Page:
Sleep Apnea Symptoms
How to Tell If You Suffer From Sleep Apnea
Sleep apnea is more common than most people realize. The disorder is characterized by sleep patterns with pauses in breathing or shallow breathing which can disrupt their quality of sleep and daytime energy.
The most common symptoms to look out for include:
- Loud, unusual snoring
- Choking or gasping for air at night
- Fatigue and irritability
- Headaches that last longer than a day
- Dry mouth upon awakening
- Trouble focusing during the day
- Frequent urination during the night
In order to know for sure if you have a sleep disorder, we recommend you seek a sleep study before pursuing treatments. By doing so, your sleep physician can officially diagnose your sleep apnea or determine whether it’s another condition. If you’re unaware of where to go for a sleep study, contact our Spring Hill office and we can put you in contact with one.
The Types of Sleep Apnea
Sleep apnea causes a sufferer to stop breathing during their sleep. There are three different types of sleep apnea– obstructive, central, and complex. The most common is obstructive sleep apnea (OSA) where the soft tissues in the back of the throat relax and block the airway.
The airway slowly closes and ultimately interrupts the flow of oxygen from entering into your lungs which signals the brain and body to wake up. Many times, this awakening is so brief that sufferers don’t even remember it the next day. However, it can occur up to 30 times or more every hour, preventing patients from reaching deep sleep.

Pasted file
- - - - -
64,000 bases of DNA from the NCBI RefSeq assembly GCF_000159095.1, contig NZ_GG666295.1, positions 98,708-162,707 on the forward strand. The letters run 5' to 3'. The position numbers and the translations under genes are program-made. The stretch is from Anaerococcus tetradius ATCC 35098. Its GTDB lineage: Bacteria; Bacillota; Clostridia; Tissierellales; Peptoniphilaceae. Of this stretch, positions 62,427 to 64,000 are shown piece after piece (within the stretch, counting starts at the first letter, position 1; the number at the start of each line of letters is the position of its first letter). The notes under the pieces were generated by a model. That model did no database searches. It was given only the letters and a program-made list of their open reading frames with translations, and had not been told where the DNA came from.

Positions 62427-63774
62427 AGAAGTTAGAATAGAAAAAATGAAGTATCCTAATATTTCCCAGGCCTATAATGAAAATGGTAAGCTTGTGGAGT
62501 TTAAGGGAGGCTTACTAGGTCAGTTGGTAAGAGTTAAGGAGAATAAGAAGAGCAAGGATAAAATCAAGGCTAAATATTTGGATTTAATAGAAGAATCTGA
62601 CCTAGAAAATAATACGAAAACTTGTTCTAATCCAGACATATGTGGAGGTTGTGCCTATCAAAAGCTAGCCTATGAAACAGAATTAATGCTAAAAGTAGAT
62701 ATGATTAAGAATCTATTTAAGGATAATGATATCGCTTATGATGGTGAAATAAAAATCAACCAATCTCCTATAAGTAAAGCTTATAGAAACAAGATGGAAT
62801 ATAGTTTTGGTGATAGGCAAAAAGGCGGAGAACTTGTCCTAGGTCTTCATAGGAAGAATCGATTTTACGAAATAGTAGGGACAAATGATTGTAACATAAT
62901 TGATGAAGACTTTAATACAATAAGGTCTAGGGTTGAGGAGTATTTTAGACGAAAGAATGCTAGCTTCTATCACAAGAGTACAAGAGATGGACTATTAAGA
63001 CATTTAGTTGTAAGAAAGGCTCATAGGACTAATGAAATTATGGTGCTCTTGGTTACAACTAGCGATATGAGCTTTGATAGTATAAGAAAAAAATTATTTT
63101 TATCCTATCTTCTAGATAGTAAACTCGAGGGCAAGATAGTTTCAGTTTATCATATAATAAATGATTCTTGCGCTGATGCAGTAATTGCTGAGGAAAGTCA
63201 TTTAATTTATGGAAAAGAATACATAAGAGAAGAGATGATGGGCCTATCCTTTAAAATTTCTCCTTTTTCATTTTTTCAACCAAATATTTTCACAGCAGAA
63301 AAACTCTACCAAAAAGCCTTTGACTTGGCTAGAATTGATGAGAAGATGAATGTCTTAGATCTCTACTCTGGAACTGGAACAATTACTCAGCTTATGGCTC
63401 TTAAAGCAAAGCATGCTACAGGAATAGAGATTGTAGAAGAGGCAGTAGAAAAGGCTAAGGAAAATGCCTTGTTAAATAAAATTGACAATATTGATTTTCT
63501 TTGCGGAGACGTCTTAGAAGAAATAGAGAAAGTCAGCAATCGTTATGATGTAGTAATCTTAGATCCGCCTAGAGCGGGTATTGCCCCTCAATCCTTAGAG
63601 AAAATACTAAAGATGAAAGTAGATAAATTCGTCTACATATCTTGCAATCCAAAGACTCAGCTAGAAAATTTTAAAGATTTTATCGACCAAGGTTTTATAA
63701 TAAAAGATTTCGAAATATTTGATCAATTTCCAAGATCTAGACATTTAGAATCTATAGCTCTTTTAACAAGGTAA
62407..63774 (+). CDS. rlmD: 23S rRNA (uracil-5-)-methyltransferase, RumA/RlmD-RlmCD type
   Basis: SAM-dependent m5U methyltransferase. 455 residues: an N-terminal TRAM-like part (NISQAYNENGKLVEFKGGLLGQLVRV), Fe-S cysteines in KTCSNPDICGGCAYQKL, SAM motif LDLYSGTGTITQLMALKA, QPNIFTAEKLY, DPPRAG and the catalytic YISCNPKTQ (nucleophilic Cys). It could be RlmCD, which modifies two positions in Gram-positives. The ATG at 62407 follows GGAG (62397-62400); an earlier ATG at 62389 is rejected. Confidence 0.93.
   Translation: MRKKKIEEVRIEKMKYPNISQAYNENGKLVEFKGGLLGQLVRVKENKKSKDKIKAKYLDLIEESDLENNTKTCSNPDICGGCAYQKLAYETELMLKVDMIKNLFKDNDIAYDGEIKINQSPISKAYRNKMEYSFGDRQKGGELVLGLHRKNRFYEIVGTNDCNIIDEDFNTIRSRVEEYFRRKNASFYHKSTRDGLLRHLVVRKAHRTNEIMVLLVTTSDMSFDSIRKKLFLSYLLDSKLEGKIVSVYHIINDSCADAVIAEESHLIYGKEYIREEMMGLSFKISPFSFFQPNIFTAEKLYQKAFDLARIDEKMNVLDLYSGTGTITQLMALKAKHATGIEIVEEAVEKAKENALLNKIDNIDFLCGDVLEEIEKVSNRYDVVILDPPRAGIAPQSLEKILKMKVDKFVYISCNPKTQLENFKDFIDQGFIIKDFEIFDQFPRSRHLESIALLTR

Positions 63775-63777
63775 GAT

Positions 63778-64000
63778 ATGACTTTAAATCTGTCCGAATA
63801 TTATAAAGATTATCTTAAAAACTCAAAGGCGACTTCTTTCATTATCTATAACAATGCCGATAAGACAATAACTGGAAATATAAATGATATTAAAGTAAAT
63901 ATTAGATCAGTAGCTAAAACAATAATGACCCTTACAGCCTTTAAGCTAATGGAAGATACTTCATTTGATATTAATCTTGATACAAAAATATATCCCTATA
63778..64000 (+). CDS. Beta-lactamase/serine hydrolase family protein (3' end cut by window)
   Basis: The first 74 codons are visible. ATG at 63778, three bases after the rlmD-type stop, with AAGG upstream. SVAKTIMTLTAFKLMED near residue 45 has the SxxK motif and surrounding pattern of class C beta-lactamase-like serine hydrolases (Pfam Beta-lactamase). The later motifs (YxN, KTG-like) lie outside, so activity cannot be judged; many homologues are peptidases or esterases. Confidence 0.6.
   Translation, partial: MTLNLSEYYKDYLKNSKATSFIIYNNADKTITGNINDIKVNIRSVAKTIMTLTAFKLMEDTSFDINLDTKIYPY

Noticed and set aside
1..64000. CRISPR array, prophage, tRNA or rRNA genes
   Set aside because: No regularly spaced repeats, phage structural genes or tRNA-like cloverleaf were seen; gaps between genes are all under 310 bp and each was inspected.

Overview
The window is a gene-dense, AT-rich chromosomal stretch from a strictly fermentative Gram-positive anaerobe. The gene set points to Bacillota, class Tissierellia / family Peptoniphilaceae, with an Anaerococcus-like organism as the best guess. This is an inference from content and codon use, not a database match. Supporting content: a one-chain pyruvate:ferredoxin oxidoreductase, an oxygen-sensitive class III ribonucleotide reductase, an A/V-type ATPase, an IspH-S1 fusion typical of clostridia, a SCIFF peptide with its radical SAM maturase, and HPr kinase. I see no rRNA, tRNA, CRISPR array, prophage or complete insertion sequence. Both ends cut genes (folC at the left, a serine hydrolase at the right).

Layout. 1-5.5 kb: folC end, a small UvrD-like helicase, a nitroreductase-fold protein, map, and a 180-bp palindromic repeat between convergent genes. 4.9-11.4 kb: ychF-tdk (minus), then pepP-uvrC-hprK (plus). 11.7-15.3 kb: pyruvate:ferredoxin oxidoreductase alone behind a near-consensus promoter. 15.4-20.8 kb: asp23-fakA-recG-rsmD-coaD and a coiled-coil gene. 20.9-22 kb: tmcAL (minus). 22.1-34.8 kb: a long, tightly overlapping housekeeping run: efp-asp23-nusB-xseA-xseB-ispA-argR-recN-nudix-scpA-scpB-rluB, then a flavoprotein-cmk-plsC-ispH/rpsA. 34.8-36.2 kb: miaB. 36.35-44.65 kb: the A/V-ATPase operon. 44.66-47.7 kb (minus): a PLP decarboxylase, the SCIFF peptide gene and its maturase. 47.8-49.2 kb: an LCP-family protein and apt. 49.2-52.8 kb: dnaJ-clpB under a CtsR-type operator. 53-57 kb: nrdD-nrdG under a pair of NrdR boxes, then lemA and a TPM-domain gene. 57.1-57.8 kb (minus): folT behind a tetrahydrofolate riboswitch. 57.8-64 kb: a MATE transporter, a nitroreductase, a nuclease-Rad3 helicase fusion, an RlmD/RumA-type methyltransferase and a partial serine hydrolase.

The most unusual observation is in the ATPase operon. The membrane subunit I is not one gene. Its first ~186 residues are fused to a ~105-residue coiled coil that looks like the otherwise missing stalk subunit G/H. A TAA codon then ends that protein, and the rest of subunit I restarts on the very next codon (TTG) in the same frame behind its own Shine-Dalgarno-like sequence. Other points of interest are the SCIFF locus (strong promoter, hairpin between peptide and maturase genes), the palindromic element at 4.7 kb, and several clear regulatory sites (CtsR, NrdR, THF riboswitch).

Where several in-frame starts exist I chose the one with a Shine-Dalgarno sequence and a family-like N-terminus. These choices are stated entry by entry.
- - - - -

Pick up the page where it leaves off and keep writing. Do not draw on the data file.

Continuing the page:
Central and complex sleep apnea are far less common where either the brain fails to send signals to your breathing muscles or where the patient suffers from a combination of both OSA and CSA.
Risk Factors for Sleep Apnea
There are some common risk factors that have led to sleep apnea for different patients, based on various characteristics and lifestyle choices. Some of these include:
- Large tongue or tonsils: These two body parts can obstruct the throat when a patient is lying down and is typically a result of genetics.
- Weight: Overweight patients have extra soft tissue around the walls of their windpipe, which can narrow the inside and made it harder to breathe.
- Shape or size of head and neck: Sometimes, patients simply are born with a smaller airway that increases the chances of acquiring sleep apnea.
- Age: As you age, it can become gradually more difficult for your brain’s signals to keep your throat muscles stable while you sleep. Therefore it can become more difficult to breathe as you sleep.
- Gender: Although it doesn’t only apply to one gender, men are two to three times more likely to suffer from sleep apnea than women.
- Alcohol and tobacco use: Alcohol relaxes the muscles in the throat which can increase the chances of OSA. Smokers are three times more likely to have OSA because it increases the amount of inflammation and fluid retention in the upper airway.
The Importance of Quality Sleep
Sleep apnea is a debilitating condition that can have a negative impact on your mood, ability to sleep, and can increase your risk of health issues. Untreated sleep apnea has been closely associated with complications such as heart disease, strokes, type 2 diabetes, depression, high blood pressure, and liver problems.
If you’ve been suffering from sleep apnea, then you understand how difficult it can be to achieve a good night’s sleep. It’s vital for your wellbeing that you seek proper diagnosis and treatment once it’s discovered before your health risks worsen.
Call our office today if you need help finding a sleep specialist to detect your condition. Once you have, you can schedule your consultation with Dr. Robinette to receive safe and effective sleep treatments.